On Earth We're Briefly Gorgeous," by Ocean Vuong. TNS
Ocean Vuong said he wrote the first draft of his bestselling novel by hand — and in a closet. It was the only quiet space in his home.
“It was perfect. … I cleared out the closet. I put a lamp in there. I put on my headphones, and it was kind of like a cockpit,” Vuong told more than 600 people gathered at the L.A. Times Book Club. “It’s really good. I highly recommend it.”
Vuong drew laughs as he talked about the logistics of writing his debut novel, “On Earth We’re Briefly Gorgeous,” in a conversation with Times reporter Carolina A. Miranda at Hollywood’s Montalbán Theatre.
His 2019 book is written in the form of a letter from the narrator, a young man in his 20s known only as Little Dog, to his illiterate Vietnamese mother who hardly speaks English. The book delves into a family history with origins in Vietnam and expands to Hartford, Conn., exploring a complicated, loving relationship between a mother and her son, as well as themes of race, war, class, sexuality and masculinity.
Vuong dedicated the book to his mother, Rose, who died of cancer at 51 last year, a few months after the book was published.
“It felt important to have my first book be something between two yellow lines,” Vuong said, choking up as he spoke about his mother. “It all felt really important to me. … As an Asian American, particularly as a Southeast Asian American, we come out of a diaspora of war. Our parents are the first generation to come out of that trauma.”
In a wide-ranging discussion, Vuong also talked about the profound impact on his work of Toni Morrison’s “Beloved,” a novel about a black woman who escapes slavery after the Civil War.
“I never saw a [piece of] literature that took the experience of survival so respectfully,” he said, pausing. “When Toni Morrison says, ‘I’m writing for young black girls,’ even though she says, ‘White people will read it, I hope they do.’ But she did not let the realities of the market hinder or affect her intentionality as an artist. And it just blew my mind that you can still do your work and you can say ‘no’ to the things that hinder you and say ‘yes’ to yourself.”
The audience erupted into applause.
“She inspired me,” Vuong said of Morrison, resting an elbow on his crossed legs. “I just thought: What happens if I intend for this to be from one Asian American to another, knowing that at the end of the day, the novel is something on a stage?”
Vuong emerged into the literary limelight in 2016 with his first book of poetry, “Night Sky With Exit Wounds,” which won the Whiting Award for poetry and the T.S. Eliot Prize.
It’s been a whirlwind year for the 31-year-old poet and author, who teaches English at the University of Massachusetts Amherst. “On Earth We’re Briefly Gorgeous,” which blends fiction and memoir, was published in June and became an immediate sensation. In September, Vuong received a MacArthur Foundation “genius” grant, freeing him from financial worries, at least for the next five years.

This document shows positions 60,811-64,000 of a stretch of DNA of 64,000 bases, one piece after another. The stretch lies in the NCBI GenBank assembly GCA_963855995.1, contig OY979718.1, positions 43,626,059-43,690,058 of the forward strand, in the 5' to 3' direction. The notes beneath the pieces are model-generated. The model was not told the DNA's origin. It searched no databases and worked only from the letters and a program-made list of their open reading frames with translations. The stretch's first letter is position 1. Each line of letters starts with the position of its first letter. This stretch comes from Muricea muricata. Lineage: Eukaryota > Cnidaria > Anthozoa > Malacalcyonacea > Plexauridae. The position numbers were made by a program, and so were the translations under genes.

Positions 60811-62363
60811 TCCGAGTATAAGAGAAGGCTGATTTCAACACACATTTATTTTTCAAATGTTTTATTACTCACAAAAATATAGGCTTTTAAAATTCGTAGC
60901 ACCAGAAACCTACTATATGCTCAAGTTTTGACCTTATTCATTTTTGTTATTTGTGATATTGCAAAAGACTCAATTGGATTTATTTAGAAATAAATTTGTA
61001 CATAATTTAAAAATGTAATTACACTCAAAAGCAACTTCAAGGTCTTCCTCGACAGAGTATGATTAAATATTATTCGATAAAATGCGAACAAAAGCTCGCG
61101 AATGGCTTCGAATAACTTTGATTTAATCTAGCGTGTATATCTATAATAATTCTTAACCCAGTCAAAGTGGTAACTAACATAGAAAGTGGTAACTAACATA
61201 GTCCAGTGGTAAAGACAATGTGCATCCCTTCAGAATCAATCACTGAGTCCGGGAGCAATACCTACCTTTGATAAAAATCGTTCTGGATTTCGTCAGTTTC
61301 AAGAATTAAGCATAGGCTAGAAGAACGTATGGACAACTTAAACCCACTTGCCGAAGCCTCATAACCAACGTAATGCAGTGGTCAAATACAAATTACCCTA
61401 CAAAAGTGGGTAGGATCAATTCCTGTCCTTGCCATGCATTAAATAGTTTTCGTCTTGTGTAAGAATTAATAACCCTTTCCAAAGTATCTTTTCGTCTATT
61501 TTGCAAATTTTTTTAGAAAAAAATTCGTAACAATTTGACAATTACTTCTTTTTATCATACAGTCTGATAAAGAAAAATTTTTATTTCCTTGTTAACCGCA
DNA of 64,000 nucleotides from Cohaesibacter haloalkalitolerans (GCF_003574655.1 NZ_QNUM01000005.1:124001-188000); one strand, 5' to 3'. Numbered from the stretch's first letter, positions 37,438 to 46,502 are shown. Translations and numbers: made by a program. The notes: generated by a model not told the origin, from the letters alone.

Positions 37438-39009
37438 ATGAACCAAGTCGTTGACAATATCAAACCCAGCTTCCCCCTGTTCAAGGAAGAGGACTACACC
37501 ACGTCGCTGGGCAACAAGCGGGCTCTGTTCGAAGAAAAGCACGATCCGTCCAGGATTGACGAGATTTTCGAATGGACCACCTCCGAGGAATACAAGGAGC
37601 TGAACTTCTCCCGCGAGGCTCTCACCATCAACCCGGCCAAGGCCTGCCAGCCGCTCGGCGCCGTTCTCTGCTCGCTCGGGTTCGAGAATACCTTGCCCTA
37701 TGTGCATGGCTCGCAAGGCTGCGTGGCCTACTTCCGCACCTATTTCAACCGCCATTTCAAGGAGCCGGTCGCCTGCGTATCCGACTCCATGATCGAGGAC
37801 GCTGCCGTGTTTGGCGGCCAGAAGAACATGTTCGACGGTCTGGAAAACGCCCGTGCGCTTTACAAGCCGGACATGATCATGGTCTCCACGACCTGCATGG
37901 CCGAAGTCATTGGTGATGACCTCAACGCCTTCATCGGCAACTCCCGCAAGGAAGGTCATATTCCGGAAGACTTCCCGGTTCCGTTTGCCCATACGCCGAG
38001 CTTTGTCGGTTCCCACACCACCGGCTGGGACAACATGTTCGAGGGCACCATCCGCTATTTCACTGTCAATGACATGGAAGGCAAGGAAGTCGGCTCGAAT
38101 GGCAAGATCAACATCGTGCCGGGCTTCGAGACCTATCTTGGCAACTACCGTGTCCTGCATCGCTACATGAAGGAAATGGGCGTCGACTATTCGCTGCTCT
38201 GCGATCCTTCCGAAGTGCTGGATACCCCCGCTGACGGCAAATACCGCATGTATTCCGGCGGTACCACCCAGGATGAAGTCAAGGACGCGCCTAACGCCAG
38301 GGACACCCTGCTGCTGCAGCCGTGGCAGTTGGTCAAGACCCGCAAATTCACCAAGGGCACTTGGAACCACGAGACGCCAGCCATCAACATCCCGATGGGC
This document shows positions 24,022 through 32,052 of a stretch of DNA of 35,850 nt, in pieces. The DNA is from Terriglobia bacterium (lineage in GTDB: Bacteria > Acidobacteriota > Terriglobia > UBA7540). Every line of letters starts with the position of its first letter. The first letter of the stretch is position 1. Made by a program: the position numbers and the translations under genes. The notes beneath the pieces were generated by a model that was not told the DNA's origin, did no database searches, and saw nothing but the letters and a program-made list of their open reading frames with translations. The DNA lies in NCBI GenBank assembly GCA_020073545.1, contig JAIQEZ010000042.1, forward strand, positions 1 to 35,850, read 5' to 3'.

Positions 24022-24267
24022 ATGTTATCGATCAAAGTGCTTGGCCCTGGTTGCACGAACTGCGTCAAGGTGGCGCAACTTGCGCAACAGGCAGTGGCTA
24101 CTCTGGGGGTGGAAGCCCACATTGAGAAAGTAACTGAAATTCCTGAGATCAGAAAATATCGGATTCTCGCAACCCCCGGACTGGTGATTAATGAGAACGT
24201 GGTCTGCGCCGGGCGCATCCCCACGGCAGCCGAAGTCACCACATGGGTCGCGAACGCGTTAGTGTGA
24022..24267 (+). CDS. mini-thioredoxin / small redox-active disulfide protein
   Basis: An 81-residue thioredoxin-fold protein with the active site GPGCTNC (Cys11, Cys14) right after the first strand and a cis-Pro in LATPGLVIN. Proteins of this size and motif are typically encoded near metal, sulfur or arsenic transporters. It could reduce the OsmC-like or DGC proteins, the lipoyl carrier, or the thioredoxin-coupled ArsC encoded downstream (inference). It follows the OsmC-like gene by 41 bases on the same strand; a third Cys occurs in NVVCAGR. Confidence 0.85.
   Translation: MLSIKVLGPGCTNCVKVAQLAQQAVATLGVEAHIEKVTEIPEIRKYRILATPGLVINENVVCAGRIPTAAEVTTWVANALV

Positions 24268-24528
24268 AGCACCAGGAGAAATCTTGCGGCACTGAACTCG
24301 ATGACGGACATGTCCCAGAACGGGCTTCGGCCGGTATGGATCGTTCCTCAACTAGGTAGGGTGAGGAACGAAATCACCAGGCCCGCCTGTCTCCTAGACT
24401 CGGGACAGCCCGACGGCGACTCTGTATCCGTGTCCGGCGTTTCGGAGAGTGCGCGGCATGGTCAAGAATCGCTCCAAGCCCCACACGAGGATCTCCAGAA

“For me, as a poet, I was always beginning with truth,” Vuong said about why he wrote a fictional autobiography. “So I think my impulse was the impulse of the poets before me, from Dante to Homer to Dickinson. They wrote myths out of reality. As a novelist, that seemed natural to me, to begin to see the truth as only the foundation.”
During the book club event, Times reporter Anh Do joined Vuong onstage to read a passage from his book and shared questions from others in the Vietnamese community who had read his novel.
In response, Vuong spoke about his goal as a writer to be inclusive.
“One of the greatest hopes as an artist is to create a town square where people get together and talk about this book and they talk about the questions and they bring their own life to it,” he said.
Times data journalist Aida Ylanan also presented a map she created that was inspired by the multiple places and characters mentioned in Vuong’s book. “I wanted to try and map all of these locations along with their connections and convey how much geographic ground is covered in the novel that you might just pass through if you’re reading it linearly,” she said.
Vuong reflected throughout the evening on his own journey and the power of the written word.
“When you read a book … you’re choosing to privilege a center, a space somebody else made for you,” he said. “That’s a beautiful thing, and it’s always in your hands. You can always turn away from the news that is meant to depress you and make you feel miserable and choose a book that you decide for yourself.
“Reading is to me the last saving grace that I know.”
Tribune News Service
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